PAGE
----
Often regarded as the “Davos” of international security policy, this years’ edition of the Munich Security Conference will be held under the provocative theme of “Westlessness” – referring to the erosion of a common political ground among “Western” countries in recent years. For the three-day conference (14-16 February), about 500 high-ranking government representatives and other decision-maker are expected to flock to the Bavaria capital. Among them will be heads of state and government like French president Emmanuel Macron and Canadian Prime Minister Justin Trudeau or the presidents of the three Sahel countries Niger, Tchad and Burkina Faso under siege from jihadi terrorism, the foreign ministers of the US, Russia, China, India and Iran, to name just a few, as well as the heads of important international organizations like the Secretary General of NATO.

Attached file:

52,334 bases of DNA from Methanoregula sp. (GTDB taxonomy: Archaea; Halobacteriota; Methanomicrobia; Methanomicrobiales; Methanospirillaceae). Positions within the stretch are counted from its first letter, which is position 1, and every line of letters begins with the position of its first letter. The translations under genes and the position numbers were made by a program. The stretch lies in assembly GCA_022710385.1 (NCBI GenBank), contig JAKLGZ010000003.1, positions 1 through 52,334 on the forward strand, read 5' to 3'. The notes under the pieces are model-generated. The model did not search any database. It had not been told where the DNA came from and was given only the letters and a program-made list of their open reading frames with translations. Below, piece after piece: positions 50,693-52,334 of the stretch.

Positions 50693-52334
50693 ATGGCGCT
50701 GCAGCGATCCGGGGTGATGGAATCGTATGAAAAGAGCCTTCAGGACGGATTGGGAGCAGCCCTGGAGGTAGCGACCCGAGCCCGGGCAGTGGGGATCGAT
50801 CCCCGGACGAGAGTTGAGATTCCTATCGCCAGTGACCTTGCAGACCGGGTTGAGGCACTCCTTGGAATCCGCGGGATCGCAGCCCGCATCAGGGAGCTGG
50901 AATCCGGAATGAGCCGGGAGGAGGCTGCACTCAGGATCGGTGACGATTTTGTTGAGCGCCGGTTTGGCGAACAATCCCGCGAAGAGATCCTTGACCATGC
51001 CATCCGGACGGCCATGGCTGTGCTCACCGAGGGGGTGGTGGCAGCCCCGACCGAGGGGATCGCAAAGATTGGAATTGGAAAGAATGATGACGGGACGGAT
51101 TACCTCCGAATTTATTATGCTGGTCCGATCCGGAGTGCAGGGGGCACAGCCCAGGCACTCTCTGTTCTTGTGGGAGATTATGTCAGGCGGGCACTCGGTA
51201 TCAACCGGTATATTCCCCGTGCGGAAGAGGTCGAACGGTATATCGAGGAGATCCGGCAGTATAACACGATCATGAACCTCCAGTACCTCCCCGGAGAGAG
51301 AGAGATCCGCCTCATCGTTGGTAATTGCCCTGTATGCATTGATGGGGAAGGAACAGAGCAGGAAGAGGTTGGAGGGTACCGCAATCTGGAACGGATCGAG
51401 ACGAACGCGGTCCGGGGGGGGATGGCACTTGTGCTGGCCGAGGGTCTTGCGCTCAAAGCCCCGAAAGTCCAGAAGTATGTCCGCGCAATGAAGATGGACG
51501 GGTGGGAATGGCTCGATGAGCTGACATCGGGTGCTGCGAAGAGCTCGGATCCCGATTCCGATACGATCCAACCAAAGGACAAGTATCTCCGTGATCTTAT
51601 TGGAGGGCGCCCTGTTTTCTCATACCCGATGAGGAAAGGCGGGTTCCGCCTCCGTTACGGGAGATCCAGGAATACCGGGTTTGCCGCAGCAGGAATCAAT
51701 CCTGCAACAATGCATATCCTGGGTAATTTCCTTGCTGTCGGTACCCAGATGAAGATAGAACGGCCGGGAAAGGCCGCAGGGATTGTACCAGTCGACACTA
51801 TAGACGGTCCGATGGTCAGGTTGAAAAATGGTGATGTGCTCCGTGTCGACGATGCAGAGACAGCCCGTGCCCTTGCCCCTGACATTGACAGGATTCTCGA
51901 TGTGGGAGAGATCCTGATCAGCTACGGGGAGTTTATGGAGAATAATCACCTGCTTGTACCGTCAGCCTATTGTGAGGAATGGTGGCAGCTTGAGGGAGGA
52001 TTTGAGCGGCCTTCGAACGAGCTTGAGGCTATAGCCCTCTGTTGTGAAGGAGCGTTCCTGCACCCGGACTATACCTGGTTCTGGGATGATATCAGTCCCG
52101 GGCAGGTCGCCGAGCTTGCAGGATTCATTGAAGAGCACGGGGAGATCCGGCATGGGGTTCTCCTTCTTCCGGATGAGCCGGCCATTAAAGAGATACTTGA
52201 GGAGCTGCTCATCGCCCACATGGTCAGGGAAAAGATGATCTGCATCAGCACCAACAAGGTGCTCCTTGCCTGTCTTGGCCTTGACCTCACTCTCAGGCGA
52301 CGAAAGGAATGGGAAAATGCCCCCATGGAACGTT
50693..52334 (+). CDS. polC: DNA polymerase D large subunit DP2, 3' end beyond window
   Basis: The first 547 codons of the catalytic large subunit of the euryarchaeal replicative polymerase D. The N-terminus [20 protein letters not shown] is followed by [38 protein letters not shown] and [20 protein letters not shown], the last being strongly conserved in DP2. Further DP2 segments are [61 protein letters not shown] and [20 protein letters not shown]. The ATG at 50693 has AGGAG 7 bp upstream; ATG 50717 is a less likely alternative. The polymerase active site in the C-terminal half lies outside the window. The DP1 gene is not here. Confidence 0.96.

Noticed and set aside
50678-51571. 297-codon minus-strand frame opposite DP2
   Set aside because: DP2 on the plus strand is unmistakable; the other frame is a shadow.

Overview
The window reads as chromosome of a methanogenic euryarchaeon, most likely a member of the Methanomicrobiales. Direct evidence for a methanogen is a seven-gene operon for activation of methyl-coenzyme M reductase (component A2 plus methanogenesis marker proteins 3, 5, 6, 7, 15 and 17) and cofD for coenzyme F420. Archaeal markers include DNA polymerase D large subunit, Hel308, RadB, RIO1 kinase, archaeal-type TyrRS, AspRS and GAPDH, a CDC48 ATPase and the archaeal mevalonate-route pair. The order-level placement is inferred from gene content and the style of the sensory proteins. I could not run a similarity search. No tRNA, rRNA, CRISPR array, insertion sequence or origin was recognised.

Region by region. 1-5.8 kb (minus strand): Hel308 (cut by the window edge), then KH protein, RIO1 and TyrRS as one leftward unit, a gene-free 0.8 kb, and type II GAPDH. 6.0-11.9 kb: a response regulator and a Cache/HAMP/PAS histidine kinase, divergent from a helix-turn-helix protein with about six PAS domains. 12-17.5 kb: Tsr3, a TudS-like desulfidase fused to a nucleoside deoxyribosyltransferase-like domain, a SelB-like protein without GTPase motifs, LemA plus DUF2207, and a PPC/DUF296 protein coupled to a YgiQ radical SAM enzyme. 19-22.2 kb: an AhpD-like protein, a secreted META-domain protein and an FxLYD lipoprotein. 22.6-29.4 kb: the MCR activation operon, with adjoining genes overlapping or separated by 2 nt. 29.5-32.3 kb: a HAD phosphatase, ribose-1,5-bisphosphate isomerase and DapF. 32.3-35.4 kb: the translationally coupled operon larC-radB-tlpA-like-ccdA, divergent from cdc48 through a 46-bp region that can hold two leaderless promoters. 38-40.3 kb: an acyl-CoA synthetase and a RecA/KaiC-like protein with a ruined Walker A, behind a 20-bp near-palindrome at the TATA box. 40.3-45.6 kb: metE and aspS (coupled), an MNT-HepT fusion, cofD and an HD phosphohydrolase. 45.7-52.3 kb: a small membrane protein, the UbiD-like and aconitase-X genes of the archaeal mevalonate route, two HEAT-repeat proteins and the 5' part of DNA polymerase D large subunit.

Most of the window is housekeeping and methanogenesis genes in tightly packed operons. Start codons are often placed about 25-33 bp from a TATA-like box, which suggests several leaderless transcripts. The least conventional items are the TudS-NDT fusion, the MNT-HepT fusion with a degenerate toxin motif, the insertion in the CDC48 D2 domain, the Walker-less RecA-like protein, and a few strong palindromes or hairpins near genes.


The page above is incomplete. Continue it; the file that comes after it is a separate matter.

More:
Convened for the first time in 1963 at the height of the Cold-War military stand-off between East and West under the unassuming name of “Münchener Wehrkundetagung” (Munich Defense Information Conference), the annual meeting remained for many years dominated by politicians, civil senior servants and military officers as well as defense contractors and other economic stakeholders from Germany and Western Europe. After the end of the Cold War in 1990, the thematic and geographic focus was considerably enlarged, and the name first changed into Munich Conference for Security Policy and finally, in 2008, into its present form of Munich Security Conference. The 2020 conference will be opened by German Federal President Frank-Walter Steinmeier ( https://securityconference.org/ ).